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6 comments

  1. Bill Hayden says:

    I was so pleased to find your post. Unfortunately, even after running all the steps I am still unable to connect. I get the same “SSL Connection Failed” message I’ve always gotten.

    Also, you have a typo in your command to install the deb. The deb is a different version from the one you download in the previous step.

  2. Dataforce says:

    Thanks for pointing out the mistake – fixed.

    Regarding the error, a colleague had that and the solution we found was to apt-get purge pidgin-sipe then install the deb again. The only other thing I can think of is that the auth type was set wrong – TLS-DSK is the only one that works.

  3. JJ says:

    @Bill Hayden

    Did you manage to find a workaround or fix to the SSL problem?
    We’ve been facing that at work. I even made the mistake of finally updating my ubuntu box (over an year since I had last done it). Now I am stuck with Firefox (puke) 13, and pidgin still doesn’t connect to office365 chat :(

  4. Thomas Steenholdt says:

    This is a known Lync SSL issue. Try starting pidgin like this from a terminal:

    $ NSS_SSL_CBC_RANDOM_IV=0 pidgin

    Googl’ing for NSS_SSL_CBC_RANDOM_IV=0 pidgin should yield additional details on the topic…

    Hope it helps

  5. I tried these instructions, and on Ubuntu 12.04 they don’t work, but
    http://itswapshop.com/content/add-lyncoffice-communicator-account-pidginubuntu

    suggested

    sudo apt-get install pidgin pidgin-sipe

    and that worked

  6. Simon Bazley says:

    Worth adding that I use Pidgin/Sipe on our large internal network, and had some problems setting it up. I eventually deduced that we were using expired/untrusted keys internally, and whilst on windows it would prompt me to allow it to continue, on linux it would more commonly just die. So first following the above steps, to configure the Account.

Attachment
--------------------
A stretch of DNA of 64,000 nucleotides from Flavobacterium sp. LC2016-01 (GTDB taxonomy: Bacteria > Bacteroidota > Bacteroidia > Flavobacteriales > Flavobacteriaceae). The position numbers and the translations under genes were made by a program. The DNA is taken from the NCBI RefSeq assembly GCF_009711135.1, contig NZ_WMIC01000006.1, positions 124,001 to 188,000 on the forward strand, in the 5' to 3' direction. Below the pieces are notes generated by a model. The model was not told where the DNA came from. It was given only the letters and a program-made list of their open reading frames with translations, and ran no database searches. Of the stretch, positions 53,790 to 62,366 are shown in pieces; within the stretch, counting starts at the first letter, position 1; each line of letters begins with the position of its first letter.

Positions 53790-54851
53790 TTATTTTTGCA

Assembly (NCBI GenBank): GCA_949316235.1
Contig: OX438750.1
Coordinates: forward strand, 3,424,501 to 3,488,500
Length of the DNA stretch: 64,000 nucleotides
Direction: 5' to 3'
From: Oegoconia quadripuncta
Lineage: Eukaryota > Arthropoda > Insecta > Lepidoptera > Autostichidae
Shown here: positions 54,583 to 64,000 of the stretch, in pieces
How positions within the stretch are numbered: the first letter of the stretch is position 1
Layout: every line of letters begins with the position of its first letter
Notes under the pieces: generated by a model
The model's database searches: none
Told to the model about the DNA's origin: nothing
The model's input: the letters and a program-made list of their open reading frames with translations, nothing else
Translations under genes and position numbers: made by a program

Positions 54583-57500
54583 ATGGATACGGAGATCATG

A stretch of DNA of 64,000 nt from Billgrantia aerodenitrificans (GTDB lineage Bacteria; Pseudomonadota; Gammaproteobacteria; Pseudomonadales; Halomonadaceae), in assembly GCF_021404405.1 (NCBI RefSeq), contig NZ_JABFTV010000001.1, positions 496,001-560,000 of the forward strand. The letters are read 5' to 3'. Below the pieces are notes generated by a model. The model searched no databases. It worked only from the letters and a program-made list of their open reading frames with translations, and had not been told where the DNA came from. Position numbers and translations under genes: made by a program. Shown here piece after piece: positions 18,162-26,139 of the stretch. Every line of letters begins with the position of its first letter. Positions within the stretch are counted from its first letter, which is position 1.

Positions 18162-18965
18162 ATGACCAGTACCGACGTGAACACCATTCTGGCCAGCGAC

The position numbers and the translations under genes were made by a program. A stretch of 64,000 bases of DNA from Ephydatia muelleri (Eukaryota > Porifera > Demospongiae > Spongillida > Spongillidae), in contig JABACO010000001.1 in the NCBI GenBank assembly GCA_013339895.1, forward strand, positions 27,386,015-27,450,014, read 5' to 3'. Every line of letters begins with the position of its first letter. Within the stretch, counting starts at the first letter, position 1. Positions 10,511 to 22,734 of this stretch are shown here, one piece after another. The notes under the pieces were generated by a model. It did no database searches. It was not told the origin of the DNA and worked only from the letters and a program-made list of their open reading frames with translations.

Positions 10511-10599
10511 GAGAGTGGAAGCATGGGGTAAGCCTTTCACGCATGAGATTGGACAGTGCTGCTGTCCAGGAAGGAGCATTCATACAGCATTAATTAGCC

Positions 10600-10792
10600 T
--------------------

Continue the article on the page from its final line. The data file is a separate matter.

If you get a prompt: SSL error is what I got when the username/login combination were wrong.

    If you get Certificate error, then it means I’d successfully connected
    If the it prompts you to accept the bad certificate, continue, and eventually it’ll start, but with no text in the contacts list
    In that case ps -ax |grep pidgin and kill -KILL for the first 2 or 3 pidgin processes
    Now start pidgin again, and it should be fine.
    If the Certificate warns you of failure, but doesn’t allow you to accept it, you need to fake the certificate cache.

    Find a machine with a working set of certificates, using the same lync service as above (they’ll have cached certificates, which your machine is complaining about)
    On Windows they’re at C:Users\AppDataRoaming.purplecertificatesx509tls_peers
    On Linux they’re at /home//.purple/certificates/x509/tls_peers

    Copy the contents of the tls_peers from the working machine to the not working one, and try again
    Now it should complain, but start anyway, and present a list of contacts